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DBB on 3: Andre, defense and rebounding

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We talk Pistons on various subjects including the Andre Drummond flagrant on Roy Hibbert.

Back at it in our continuing series, we have a few questions asked and answered about various Pistons-related topics, including one about the relevance of the flagrant 2 foul Andre Drummond received after the elbow he threw (or didn’t?) to the back of Roy “I used to be a defensive monster” Hibbert’s head, one on how the Pistons find themselves ranked very high in defensive ranking, and the final one on issues with rebounding.

Grab a cup of coffee, a cold beer, or a lovely glass of Kool-Aid, sit back and enjoy! (Oh and chime in in the comments section below on what your thoughts are on these subjects.)

1. How troubled are you by Andre Drummond's flagrant foul and subsequent laughing off of the double tech? Does this add to concern about his mental focus?

Ben Gulker: Troubled? Not at all. The shove looked intentional, but it didn't appear to me that Dre was aiming for the head. Fluke play.

Lazarus Jackson: Not really troubled; I thought it was a flagrant foul, but a Flagrant 1, not a Flagrant 2. Concern about Andre's mental focus is warranted, but I'm not super worried. We know Andre's offense feeds into his defensive effort (as much as we'd like it to be the other way around), and when Reggie returns, I'm going to go out on a limb and say Andre will look better offensively.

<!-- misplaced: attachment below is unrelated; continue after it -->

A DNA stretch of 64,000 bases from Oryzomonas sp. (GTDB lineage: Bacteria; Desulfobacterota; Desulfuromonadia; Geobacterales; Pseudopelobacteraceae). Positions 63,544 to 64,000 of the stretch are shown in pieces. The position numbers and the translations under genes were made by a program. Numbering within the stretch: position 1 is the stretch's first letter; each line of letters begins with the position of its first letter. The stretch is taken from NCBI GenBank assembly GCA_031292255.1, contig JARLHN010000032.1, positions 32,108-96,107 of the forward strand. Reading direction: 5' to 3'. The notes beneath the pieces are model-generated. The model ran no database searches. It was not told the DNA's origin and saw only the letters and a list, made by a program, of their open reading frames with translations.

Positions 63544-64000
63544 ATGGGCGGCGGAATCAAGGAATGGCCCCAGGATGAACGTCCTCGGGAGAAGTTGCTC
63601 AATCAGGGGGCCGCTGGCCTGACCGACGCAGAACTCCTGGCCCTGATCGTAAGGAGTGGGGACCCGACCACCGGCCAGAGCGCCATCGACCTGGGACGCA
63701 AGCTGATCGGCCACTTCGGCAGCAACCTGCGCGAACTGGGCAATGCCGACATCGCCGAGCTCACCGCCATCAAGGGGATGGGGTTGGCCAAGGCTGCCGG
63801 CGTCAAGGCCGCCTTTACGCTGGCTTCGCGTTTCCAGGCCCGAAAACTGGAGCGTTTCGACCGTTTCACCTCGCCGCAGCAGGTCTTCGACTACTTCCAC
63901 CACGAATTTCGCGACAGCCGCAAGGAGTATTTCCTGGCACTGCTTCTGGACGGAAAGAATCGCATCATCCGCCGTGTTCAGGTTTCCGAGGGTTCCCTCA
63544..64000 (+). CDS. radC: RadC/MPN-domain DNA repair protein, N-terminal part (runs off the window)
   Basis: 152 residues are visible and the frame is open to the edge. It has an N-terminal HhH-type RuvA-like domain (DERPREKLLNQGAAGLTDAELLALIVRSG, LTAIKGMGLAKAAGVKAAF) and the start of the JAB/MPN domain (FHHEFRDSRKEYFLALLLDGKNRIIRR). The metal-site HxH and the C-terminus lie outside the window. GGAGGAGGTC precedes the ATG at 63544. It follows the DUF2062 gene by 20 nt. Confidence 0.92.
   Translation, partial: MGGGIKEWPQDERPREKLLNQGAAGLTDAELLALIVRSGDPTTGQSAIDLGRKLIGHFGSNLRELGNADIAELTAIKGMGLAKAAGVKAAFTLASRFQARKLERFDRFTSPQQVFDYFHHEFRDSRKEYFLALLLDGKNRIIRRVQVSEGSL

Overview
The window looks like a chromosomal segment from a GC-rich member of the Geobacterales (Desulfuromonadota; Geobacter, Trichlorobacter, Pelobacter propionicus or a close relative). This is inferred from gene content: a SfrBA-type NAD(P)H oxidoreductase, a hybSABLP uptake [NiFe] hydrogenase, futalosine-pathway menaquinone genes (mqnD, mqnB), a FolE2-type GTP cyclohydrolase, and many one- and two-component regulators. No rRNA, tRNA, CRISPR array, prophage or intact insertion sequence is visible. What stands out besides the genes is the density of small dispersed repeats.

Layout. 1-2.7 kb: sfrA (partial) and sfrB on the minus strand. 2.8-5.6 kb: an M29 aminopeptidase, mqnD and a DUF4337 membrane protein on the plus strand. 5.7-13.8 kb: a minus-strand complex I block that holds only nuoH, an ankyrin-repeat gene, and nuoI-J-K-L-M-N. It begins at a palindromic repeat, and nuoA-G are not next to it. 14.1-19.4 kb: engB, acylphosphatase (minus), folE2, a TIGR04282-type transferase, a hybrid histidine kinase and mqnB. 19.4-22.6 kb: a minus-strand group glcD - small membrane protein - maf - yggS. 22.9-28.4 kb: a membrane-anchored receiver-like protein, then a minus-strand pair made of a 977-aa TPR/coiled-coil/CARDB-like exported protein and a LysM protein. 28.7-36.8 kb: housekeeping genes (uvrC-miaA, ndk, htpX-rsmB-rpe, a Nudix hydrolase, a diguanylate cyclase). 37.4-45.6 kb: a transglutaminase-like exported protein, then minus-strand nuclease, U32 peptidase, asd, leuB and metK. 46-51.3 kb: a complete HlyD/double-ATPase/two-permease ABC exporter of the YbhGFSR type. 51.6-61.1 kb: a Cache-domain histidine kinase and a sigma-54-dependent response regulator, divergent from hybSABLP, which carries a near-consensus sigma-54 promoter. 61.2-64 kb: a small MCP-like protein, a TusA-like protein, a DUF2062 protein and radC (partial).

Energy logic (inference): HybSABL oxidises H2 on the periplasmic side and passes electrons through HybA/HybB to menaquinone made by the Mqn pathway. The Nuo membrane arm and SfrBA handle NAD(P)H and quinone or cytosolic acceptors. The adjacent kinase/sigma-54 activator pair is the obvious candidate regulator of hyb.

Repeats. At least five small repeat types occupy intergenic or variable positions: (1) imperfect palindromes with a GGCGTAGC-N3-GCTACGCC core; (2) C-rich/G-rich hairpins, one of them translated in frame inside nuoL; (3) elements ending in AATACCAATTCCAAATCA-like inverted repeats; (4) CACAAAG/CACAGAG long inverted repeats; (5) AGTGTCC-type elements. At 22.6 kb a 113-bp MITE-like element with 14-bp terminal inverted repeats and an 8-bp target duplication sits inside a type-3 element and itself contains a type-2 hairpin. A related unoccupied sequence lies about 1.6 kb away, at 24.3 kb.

Steve Hinson: Eh, I'm more concerned that it's a scrub like Roy Hibbert who was able to get under his skin enough to knock him out of the game. But Drummond's defense has been the biggest issue through the first quarter of the season. It's been tremendously bad.

Michael Snyder (Mophatt1): It wasn’t (I hope not) intentional so the act nor the laugh bother me. By now, the up and down play is too be expected and I’ve adjusted my expectations moving forward. As far as mental focus, again par for the Drummond course. He’ll have a bad game or two in a row but by the end of the month and eventual year, he’s at 14/14. It’s his fifth year, he is what he is.

Jordan Bellant: I'm not troubled by a fluky flagrant call that should've been a Flagrant 1. His reaction isn't ideal for a team's best player, but that's Dre. He's still young and I don't think it speaks to his mental focus. I do have questions of focus on the floor, usually on defense, but I don't mind it when it's in response to a call like that.

Kevin Sawyer: Not really. I'm more concerned with techs that come from being an erratic hothead, not a lack of focus.

Jason Brunskowski: Honestly, I'm not as much concerned with Drummond as much as I am our expectation of him. I love Drummond and think he is a great player, but I can't say I wouldn't rather have Anthony Davis and Karl Anthony-Towns who "seem" to be more mature and focused. At least as calling someone the "franchise player." DeAndre Jordan is not labeled a franchise player, but is just as good of a player, and better in some aspects, than Drummond. Or maybe he's just better used in that system.

Jacob Kuyvenhoven: I would have to see several more plays like this before I would start worrying. Stuff happens and there's not really any evidence it's some kind of new norm for Dre this year.

Ben Quagliata: I thought it was a weak call on a Flagrant 2. Having watched the replay it was definitely unnecessary, but to constitute a Flagrant 2 it’d be excessive. Dre doesn’t have a thuggish history (James Johnson aside) so I’m over it.